Safe, prosperous and socioeconomic balanced introduction of telemedicine services demands its provision by certified centres that meet minimal quality requirements: a care institution (or commercial company) that acts as a dedicated telemedicine provider, thus providing a single organisation that manages all these issues and is also the point of contact for patients, care professionals and other actors such as government and supervisory bodies. The responsibilities and tasks that a telemedicine provider can (and perhaps should) incorporate to set up a telemedicine service are:

• Administration, registration and storage of clinical records;

• Negotiating sustainable reimbursement with healthcare insurers;

• Handling claims and crediting incorrect claims;

• Payment of involved actors (eg dermatologist, general practitioner (gP) and telemedicine provider staff);

• Providing clinical liability insurance specifically tailored to telemedicine procedures;

• Providing a telemedicine software platform and keeping it up-to-date in concordance with the latest security standards, legislation and regulations;

• Providing suitable hardware for telemedicine procedures (eg ECg recorders, cameras, dermoscopes);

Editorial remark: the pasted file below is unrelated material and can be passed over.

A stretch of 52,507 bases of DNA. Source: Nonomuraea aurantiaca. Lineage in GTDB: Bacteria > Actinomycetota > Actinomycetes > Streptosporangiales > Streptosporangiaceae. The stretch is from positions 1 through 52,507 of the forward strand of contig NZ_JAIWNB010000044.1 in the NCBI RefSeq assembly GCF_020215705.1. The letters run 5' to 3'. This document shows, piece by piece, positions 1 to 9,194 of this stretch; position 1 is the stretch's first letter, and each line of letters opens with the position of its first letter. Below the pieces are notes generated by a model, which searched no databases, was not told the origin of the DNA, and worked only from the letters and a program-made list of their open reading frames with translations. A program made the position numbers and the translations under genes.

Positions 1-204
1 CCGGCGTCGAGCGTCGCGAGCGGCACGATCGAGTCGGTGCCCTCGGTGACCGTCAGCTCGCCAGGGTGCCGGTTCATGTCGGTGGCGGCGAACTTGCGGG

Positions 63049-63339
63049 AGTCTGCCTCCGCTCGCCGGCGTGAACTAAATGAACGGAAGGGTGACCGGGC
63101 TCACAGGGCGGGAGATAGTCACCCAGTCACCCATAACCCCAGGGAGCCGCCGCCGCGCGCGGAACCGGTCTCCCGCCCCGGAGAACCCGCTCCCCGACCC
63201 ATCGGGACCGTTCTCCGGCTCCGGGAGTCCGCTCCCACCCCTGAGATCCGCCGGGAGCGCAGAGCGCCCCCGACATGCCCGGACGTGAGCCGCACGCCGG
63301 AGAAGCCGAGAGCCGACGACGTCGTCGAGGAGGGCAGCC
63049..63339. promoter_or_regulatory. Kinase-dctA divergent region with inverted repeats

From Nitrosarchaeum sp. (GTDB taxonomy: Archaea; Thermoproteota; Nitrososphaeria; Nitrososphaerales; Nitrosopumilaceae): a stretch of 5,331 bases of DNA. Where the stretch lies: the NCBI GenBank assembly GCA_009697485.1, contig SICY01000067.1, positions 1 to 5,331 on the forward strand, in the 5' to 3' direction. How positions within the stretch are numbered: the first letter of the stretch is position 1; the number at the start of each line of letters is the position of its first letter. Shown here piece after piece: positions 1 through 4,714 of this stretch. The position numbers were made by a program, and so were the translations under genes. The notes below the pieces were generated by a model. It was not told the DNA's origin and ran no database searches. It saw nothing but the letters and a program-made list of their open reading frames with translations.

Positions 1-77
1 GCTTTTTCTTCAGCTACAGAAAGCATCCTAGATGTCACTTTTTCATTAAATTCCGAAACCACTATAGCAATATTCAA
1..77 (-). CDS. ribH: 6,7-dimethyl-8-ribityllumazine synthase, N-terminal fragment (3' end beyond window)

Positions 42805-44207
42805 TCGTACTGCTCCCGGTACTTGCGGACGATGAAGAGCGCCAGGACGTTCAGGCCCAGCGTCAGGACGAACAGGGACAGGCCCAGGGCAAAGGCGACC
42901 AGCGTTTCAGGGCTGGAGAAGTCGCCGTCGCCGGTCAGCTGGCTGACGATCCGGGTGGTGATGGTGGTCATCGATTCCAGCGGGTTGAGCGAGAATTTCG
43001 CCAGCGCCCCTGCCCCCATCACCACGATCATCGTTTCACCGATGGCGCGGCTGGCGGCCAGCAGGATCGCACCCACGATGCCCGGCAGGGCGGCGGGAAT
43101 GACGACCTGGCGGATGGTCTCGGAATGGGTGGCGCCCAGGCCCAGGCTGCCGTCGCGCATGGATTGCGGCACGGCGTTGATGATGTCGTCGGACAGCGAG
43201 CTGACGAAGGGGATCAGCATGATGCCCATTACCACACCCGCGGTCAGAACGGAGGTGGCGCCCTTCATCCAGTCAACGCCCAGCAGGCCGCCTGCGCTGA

• Providing CME-accredited training programmes for the medical staff (eg taking clinical pictures, using the telemedicine platform, assessment of skin lesions via telemedicine);

• Providing on-site training in the use of the telemedicine system to all users;

• Providing project management for telemedicine implementation in a region;

• Providing a helpdesk service for technical and administrative issues;

• Providing yearly reports on performance indicators (eg per clinic);

• Providing integration with Electronic Health Records (EHRs) for both gPs and specialists;

• Negotiating and developing communications standards together with EHR providers and other (governmental) actors;

• Adhering to the latest quality standards and certifications where and when applicable (eg ISO, CE).

 

KSYOS TeleMedical Centre was officially recognised as a healthcare organisation in December 2005. KSYOS contracts health insurance companies and care groups that pay for each tele-examination and teleconsultation that is performed. KSYOS in return provides a complete service integrating all the items mentioned above.

 

TeleCardiology Results in The Netherlands

Process

KSYOS Telecardiology consists of two types of diagnostic tele-examinations (TeleCardiology Rest ECg ( TCER) and TeleCardiology Event ECg (TCEE)) and teleconsultations (TCC) with the regional cardiologist.